This place needs no introduction and I also already raved about it in my previous post. Tim Wendelboe is the 2004 World Barista Champion and 2005 World Cup Tasting Champion who opened a small cafe, micro roastery and training centre in 2007 in a trendy Grünerløkka neighbourhood of Oslo.
I’m not much of a coffee connoisseur and generally stick to the flavoured calorific bomb espresso based drinks from Starbucks so I must admit I was a little bit nervous going inside in case this place was so serious about coffee I would feel inadequate and like a didn’t belong. Well, I’m happy to report this couldn’t have been further from the truth. The cafe is super friendly and cosy with a minimalist nordic style interior (think timber cladding and 60s style armchairs) and lovely staff members who will put you at ease from the moment you step through the door.
In true scandinavian fashion I went for the Geisha blend filter coffee brewed to order using the Aeropress method. The coffee was much lighter in colour than I expected (apparently this is one of the signs of higher quality beans) and had a very delicate flavour with notes of papaya and honey. Even without milk and sugar I usually throw into my coffee in copious amounts it was delicious. Combined with a very hygge interior and bluesy music playing in the background it created a truly enjoyable experience.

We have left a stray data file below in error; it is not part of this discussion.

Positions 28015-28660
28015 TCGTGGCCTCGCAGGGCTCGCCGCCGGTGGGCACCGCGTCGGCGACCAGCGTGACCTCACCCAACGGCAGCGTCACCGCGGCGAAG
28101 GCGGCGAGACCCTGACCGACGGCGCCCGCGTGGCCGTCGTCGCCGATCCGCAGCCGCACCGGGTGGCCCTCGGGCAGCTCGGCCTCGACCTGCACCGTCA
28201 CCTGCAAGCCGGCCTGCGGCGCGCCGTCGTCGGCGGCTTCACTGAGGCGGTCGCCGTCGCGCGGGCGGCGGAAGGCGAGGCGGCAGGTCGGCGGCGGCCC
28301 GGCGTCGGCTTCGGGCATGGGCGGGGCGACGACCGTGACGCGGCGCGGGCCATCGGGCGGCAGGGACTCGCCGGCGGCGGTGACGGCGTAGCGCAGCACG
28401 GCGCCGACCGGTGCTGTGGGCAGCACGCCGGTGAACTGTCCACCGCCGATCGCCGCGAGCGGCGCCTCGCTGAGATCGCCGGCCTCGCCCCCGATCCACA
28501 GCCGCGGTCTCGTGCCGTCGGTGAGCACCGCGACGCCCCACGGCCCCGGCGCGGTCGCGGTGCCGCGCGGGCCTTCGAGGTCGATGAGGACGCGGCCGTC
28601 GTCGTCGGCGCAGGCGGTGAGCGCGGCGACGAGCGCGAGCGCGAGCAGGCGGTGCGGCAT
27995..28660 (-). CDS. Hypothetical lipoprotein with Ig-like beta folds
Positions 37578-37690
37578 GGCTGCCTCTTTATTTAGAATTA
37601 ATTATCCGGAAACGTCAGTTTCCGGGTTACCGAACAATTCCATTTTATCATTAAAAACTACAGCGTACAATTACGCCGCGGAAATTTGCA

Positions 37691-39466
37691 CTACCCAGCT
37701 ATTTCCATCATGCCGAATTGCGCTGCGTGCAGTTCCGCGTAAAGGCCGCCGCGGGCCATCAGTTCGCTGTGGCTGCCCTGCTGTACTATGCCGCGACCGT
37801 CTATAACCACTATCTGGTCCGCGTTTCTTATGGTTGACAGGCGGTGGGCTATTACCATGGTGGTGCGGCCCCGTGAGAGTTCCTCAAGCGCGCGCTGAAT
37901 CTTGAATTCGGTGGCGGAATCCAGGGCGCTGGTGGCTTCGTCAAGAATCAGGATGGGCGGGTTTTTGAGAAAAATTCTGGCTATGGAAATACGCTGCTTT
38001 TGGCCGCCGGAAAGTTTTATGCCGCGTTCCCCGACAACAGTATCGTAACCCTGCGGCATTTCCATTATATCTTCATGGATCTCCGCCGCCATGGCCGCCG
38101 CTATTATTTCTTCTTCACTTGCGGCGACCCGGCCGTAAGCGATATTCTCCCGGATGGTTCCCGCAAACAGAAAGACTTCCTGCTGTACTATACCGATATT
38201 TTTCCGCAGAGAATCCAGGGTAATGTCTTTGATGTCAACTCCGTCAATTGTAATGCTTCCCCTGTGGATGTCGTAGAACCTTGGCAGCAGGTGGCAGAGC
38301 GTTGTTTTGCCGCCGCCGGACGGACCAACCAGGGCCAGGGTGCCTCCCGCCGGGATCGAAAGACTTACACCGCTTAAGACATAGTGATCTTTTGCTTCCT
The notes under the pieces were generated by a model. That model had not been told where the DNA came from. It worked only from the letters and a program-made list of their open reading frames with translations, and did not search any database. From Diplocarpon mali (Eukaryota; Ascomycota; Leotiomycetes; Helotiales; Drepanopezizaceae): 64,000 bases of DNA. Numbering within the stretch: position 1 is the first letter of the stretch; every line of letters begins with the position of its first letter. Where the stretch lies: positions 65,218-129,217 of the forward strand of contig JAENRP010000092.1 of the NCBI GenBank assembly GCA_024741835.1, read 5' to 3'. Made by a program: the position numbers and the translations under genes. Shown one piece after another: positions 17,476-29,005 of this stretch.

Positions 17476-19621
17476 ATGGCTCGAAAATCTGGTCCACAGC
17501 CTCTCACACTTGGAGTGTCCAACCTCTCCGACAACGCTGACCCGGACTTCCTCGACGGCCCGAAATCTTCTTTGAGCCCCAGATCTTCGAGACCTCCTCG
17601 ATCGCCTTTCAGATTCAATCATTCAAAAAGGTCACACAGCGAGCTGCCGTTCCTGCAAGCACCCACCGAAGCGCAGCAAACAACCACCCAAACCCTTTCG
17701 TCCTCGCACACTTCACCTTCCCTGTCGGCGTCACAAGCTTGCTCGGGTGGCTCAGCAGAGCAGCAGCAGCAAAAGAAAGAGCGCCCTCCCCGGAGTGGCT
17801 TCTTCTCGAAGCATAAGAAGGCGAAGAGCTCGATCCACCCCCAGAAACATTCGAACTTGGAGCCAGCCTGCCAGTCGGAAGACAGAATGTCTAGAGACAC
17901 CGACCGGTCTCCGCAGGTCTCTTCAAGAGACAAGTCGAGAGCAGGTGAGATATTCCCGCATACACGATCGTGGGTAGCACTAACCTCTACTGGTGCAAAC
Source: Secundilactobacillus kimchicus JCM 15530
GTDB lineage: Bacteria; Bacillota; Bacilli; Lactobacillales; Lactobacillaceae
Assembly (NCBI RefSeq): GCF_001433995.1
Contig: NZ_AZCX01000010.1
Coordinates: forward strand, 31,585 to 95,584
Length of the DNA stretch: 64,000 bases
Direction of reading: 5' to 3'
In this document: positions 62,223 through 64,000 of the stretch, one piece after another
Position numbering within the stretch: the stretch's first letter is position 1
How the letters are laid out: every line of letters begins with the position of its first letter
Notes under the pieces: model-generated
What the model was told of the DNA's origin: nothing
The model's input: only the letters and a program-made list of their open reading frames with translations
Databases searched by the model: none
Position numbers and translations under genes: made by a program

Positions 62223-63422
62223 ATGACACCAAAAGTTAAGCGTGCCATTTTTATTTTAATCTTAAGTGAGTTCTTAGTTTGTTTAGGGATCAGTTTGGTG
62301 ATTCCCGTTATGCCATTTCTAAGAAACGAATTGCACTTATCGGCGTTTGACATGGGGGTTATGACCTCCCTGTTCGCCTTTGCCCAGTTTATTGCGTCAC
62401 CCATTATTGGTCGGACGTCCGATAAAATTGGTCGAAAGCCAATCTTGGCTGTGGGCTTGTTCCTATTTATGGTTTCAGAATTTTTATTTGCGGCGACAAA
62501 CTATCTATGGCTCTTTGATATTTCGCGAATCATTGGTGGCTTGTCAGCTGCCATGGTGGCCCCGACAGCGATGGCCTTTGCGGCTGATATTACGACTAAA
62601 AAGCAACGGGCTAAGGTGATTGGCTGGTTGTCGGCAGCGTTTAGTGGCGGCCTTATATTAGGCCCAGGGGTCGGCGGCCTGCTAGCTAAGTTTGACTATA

This place is seriously Instagrammable both in terms of the decor and their fabulous doughnuts (they also serve coffee from their own roastery but the doughnuts are the stars of the show). As my flight was leaving super early in the morning and I needed to leave the hotel before the breakfast service, I decided to pop in here the day before for some supplies (because surely everyone eats fancy doughnuts for breakfast, don’t they?). On Saturday afternoon the queue was snaking out the door so be prepared to wait safe in the knowledge that it will be totally worth it.